Cash: And what about ad spend? People over 50 have $1.6 trillion in buying power but only 10% of ads target them. It’s incredible that more ad spend isn’t going to where the money is. 

How to be successful when marketing to seniors? Skip the stereotypes.

Jason: Successful marketing always starts with the audience. You can’t market to seniors based on just their age. We need to understand their ethnic and income diversity and their different needs. Marketers need to understand what has happened during their lifetimes, what their experiences are and what they value. All of this helps to connect at a deeper level and shapes a successful campaign. 

Cash: A successful marketing campaign targeting seniors will also look beyond traditional communication channels and try to find the best way to reach them and get them to act. A lot of seniors are more tech-savvy today. When I started at TA, it was print and TV that worked to reach this audience. Now they’re going online way more. We’re in the middle of a switch and we’ve seen success matching direct mail with banner and social ads. They respond similarly to younger audiences.

John: A successful campaign will use behaviors and needs to segment their senior audience, and will take into account how they make decisions, where they get information, and who makes the decision. As an example, generally women do most of the research and make the final decision on senior health insurance. So tailoring senior health communications to older women will generally be more successful. But to be successful marketing to seniors, you have to put the time in and do the research.

Rhett: Seniors value straight-talk and information that is clear is going to resonate. And until stock houses expand their images to be more representative of the aspirations and diversity of seniors, I think a good campaign that is marketing to seniors really needs to use their own photography.

The future of marketing to seniors.

 Cash: We’re going to see more and more people over the age of 65 still in the workforce. So services, visuals, messages and communications channels we use when marketing to seniors will need to reflect that to be successful.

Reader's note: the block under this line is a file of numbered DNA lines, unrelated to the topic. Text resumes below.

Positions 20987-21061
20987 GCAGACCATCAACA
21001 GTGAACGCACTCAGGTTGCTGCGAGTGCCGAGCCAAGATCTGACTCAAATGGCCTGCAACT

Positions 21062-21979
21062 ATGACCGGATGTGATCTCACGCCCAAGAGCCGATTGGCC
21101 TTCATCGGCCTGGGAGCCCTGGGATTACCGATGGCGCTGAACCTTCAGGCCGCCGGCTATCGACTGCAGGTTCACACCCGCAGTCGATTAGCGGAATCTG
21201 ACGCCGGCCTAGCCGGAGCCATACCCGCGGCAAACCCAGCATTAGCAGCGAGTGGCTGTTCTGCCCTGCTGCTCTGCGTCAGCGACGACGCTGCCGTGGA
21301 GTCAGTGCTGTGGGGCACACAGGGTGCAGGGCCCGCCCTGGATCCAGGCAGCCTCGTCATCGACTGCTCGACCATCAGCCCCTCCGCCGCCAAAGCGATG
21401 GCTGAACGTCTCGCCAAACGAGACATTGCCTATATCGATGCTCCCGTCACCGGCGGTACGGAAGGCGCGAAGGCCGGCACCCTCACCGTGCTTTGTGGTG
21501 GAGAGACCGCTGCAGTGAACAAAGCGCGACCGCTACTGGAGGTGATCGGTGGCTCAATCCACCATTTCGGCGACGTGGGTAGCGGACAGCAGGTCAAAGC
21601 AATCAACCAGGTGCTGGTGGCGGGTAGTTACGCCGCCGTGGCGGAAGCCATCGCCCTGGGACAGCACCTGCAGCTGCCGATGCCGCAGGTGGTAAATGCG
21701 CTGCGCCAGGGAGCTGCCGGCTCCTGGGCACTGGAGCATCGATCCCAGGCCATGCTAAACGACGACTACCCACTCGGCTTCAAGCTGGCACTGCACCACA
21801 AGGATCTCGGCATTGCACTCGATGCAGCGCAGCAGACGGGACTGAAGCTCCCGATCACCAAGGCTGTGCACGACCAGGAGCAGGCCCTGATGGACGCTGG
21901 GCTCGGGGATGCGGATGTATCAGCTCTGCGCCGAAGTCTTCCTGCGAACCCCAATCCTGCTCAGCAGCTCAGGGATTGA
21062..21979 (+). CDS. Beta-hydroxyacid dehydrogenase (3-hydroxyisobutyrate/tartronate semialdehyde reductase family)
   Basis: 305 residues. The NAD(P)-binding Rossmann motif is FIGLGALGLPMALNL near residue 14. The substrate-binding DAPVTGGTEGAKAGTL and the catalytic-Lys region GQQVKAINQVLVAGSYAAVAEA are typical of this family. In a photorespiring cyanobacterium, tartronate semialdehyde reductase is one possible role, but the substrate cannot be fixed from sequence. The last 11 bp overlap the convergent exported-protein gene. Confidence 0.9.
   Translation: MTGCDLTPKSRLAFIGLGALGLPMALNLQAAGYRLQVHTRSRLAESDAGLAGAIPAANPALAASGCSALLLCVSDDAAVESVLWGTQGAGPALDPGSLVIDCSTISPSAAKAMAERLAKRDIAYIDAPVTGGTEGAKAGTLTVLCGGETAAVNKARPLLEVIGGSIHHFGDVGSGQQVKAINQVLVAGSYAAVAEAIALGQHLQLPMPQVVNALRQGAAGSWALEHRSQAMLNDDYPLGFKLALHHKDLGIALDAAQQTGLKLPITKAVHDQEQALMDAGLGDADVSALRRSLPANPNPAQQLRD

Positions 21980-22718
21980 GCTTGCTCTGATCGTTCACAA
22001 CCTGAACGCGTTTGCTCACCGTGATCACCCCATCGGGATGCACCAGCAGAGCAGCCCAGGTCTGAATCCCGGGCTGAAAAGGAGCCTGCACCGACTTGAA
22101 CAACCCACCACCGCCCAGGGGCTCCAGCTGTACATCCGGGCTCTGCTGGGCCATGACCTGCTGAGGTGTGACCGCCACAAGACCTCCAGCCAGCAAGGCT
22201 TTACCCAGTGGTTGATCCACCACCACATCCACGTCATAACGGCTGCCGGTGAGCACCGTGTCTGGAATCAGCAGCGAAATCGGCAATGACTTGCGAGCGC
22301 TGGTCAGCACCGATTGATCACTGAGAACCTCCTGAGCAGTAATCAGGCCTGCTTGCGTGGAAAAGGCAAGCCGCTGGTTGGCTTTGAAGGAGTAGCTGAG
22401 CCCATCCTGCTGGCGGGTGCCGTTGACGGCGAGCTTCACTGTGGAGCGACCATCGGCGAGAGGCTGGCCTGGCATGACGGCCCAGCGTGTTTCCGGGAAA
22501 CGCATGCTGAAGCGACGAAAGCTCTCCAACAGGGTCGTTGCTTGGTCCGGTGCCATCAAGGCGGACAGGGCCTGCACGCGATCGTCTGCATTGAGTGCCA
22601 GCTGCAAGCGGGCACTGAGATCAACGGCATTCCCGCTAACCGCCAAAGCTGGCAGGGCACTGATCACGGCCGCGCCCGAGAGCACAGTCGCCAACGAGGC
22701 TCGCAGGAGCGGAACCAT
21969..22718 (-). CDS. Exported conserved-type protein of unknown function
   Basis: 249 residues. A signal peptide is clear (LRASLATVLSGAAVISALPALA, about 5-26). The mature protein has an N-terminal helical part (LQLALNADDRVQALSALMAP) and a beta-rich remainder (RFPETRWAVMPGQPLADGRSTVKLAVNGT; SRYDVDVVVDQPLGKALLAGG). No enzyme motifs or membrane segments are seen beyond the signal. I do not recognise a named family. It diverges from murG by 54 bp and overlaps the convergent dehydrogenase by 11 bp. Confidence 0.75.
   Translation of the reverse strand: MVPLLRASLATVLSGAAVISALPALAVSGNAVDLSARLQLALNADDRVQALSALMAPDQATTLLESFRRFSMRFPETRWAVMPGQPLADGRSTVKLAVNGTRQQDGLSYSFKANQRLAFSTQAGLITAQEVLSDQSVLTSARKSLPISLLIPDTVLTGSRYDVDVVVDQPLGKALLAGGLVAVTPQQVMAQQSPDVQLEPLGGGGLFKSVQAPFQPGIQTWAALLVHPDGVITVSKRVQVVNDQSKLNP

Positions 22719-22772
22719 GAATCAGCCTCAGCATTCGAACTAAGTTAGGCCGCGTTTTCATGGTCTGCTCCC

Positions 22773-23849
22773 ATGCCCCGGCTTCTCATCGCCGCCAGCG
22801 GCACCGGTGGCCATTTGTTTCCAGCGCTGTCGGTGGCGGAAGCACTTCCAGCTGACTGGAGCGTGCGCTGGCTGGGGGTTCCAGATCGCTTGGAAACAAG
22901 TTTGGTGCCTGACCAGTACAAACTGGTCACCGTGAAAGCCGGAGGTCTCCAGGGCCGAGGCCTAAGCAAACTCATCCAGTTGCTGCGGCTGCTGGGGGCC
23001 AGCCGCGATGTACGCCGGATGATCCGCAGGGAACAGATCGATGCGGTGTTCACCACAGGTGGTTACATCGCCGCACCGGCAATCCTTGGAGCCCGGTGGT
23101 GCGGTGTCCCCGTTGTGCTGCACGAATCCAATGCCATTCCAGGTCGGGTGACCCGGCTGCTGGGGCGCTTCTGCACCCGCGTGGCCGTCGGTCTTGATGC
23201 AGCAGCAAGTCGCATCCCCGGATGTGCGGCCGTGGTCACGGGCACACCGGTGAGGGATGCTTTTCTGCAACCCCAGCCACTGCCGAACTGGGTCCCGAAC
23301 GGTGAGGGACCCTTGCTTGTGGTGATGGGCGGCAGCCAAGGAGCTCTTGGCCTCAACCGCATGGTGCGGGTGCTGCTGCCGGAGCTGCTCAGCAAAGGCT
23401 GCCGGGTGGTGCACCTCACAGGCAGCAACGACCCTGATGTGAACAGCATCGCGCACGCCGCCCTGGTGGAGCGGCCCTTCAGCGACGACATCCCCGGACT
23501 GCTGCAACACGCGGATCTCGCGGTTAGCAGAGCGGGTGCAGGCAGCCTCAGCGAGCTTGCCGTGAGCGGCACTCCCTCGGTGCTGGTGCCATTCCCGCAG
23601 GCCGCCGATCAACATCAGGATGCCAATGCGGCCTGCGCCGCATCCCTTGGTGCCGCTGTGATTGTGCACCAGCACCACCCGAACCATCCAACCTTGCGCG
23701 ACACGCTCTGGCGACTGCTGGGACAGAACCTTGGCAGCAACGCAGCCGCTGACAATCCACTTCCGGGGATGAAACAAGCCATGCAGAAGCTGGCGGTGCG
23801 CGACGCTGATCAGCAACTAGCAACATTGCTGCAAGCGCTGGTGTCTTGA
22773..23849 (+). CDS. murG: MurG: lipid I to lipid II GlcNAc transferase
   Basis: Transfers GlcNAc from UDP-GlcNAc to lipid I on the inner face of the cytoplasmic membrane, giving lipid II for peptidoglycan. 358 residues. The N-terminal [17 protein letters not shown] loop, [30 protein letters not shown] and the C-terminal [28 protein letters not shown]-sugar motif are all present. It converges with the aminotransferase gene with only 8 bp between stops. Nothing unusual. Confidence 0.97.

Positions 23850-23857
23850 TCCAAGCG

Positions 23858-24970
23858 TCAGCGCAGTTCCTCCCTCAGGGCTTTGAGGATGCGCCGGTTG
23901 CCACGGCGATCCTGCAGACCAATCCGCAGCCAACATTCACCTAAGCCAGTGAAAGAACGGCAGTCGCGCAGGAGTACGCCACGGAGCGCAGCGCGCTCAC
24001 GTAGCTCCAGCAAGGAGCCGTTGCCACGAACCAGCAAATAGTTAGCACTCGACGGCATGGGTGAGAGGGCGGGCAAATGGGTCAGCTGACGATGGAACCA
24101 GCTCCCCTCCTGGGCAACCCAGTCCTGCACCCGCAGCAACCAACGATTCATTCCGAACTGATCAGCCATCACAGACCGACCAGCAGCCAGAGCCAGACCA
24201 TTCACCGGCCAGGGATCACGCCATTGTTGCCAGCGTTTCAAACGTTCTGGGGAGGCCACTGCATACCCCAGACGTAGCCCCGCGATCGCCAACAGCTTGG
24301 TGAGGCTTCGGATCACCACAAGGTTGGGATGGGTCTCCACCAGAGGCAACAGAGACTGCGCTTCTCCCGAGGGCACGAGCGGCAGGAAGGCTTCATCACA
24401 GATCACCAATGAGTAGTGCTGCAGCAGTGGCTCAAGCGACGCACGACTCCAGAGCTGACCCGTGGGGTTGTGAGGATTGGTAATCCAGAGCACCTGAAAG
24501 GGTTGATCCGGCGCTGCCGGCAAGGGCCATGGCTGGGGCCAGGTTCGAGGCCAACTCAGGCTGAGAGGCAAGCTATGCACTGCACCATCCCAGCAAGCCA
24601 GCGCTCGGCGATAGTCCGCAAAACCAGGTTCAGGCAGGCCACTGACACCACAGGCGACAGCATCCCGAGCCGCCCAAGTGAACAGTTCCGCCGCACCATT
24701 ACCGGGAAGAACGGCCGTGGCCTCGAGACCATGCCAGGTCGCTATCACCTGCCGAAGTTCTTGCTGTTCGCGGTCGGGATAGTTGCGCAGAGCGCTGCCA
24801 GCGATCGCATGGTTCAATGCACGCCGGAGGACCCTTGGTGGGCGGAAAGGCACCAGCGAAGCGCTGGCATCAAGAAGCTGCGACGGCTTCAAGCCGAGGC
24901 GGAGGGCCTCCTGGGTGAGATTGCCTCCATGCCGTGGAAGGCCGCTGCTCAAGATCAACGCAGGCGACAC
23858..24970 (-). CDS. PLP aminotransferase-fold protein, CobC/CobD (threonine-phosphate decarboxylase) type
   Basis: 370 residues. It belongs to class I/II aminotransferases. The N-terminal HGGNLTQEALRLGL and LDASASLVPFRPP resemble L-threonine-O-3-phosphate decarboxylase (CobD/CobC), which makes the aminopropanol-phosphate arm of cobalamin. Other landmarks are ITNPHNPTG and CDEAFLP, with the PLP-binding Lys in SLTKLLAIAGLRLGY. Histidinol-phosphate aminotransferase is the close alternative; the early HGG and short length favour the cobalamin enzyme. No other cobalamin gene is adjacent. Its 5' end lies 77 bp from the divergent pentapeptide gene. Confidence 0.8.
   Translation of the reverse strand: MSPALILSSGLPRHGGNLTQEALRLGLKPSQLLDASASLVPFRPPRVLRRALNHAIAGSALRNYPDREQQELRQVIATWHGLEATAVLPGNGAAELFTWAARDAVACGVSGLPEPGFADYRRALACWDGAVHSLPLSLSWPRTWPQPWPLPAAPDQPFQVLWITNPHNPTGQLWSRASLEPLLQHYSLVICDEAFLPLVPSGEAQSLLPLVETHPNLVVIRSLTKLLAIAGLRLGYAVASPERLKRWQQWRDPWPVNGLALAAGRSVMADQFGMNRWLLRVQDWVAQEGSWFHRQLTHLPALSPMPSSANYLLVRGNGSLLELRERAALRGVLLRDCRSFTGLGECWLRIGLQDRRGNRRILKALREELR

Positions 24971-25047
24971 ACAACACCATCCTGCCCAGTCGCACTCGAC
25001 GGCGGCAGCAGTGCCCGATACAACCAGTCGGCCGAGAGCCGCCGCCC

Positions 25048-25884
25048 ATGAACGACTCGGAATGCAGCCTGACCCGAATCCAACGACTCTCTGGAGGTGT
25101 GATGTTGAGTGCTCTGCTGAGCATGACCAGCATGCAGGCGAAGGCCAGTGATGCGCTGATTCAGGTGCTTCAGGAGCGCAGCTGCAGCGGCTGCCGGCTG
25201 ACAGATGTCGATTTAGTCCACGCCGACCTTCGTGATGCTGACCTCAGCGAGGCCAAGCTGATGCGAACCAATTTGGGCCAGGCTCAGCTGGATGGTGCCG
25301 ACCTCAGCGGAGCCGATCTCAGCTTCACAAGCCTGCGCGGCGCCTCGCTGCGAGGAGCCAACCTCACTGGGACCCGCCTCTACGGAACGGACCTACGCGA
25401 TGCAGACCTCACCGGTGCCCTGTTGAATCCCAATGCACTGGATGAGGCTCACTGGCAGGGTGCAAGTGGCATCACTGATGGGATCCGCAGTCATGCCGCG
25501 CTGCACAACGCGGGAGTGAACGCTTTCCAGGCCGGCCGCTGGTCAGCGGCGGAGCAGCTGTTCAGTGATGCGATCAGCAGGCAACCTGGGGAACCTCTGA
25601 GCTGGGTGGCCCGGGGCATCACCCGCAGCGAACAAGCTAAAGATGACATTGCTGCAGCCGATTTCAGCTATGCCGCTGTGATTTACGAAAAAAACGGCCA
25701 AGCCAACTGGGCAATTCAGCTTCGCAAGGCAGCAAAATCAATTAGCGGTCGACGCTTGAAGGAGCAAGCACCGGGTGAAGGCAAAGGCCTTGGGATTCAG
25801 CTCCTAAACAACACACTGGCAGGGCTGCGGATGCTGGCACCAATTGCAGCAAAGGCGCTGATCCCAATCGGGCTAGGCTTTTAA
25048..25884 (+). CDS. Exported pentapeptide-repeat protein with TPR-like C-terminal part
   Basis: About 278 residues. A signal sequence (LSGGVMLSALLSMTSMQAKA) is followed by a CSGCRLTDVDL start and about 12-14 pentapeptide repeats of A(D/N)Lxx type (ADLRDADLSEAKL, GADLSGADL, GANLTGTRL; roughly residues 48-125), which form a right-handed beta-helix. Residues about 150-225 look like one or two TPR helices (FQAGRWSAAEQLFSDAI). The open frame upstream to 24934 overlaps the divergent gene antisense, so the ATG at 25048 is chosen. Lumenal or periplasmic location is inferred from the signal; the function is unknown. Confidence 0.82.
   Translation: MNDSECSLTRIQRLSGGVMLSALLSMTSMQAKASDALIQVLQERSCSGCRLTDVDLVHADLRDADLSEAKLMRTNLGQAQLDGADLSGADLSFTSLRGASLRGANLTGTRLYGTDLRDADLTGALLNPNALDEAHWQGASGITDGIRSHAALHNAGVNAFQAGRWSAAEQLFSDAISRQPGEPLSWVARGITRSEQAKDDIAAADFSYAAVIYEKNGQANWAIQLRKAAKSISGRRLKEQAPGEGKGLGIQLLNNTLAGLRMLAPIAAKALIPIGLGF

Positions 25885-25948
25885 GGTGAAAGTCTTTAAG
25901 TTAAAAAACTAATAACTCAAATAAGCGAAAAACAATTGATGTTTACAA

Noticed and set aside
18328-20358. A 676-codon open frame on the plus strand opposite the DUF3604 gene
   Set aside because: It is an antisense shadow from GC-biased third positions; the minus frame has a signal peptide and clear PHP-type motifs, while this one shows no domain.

Rhett: There’s a trend right now with nostalgia. People are really responding to, and appreciating, a look and feel that reminds them of good times in the past. There are great opportunities to explore this in the future.

Jason: Finding ways to really understand this audience, who they are, and what has shaped their lives is not just a trend, but is the only way to to be successful when marketing to seniors — today and in the future. And with 30+ years of digital data that future marketers will have access to, tomorrow’s seniors will expect relevant communications and will have a lower tolerance for campaigns that treat them as part of a group rather than as an individual.

 Gone are the days of boring afternoons spent watching reruns of Jeopardy. Seniors today are more active, more tech savvy and more diverse than ever before. And as Generation X starts aging into the 55+ market, those marketers who seek to understand these differences will stand out from those who do not — and will succeed. If you’re planning on marketing to seniors, contact the experts at TA to learn how to leverage our experience and expertise to make your campaign even more successful.

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July 7, 2020by jason sargent, cash meyerhoffer, john kinkaid, rhett boyakin